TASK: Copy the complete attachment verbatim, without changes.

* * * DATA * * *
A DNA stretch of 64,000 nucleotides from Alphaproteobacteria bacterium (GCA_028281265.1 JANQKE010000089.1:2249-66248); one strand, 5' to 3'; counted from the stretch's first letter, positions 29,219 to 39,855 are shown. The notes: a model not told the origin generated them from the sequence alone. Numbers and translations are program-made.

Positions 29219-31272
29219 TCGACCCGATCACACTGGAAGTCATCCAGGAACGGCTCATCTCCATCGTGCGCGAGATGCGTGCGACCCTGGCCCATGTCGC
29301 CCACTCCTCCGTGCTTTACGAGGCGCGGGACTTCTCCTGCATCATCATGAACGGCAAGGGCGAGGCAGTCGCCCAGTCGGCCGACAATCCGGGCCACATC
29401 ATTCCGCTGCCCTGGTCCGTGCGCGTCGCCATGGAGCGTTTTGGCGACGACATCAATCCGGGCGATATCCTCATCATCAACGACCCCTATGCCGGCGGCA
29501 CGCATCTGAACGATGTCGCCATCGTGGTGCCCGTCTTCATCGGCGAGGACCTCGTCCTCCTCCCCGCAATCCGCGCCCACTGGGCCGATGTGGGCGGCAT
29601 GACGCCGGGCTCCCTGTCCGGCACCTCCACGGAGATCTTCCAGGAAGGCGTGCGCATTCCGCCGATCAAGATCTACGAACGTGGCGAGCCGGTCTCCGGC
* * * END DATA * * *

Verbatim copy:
A DNA stretch of 64,000 nucleotides from Alphaproteobacteria bacterium (GCA_028281265.1 JANQKE010000089.1:2249-66248); one strand, 5' to 3'; counted from the stretch's first letter, positions 29,219 to 39,855 are shown. The notes: a model not told the origin generated them from the sequence alone. Numbers and translations are program-made.

Positions 29219-31272
29219 TCGACCCGATCACACTGGAAGTCATCCAGGAACGGCTCATCTCCATCGTGCGCGAGATGCGTGCGACCCTGGCCCATGTCGC
29301 CCACTCCTCCGTGCTTTACGAGGCGCGGGACTTCTCCTGCATCATCATGAACGGCAAGGGCGAGGCAGTCGCCCAGTCGGCCGACAATCCGGGCCACATC
29401 ATTCCGCTGCCCTGGTCCGTGCGCGTCGCCATGGAGCGTTTTGGCGACGACATCAATCCGGGCGATATCCTCATCATCAACGACCCCTATGCCGGCGGCA
29501 CGCATCTGAACGATGTCGCCATCGTGGTGCCCGTCTTCATCGGCGAGGACCTCGTCCTCCTCCCCGCAATCCGCGCCCACTGGGCCGATGTGGGCGGCAT
29601 GACGCCGGGCTCCCTGTCCGGCACCTCCACGGAGATCTTCCAGGAAGGCGTGCGCATTCCGCCGATCAAGATCTACGAACGTGGCGAGCCGGTCTCCGGC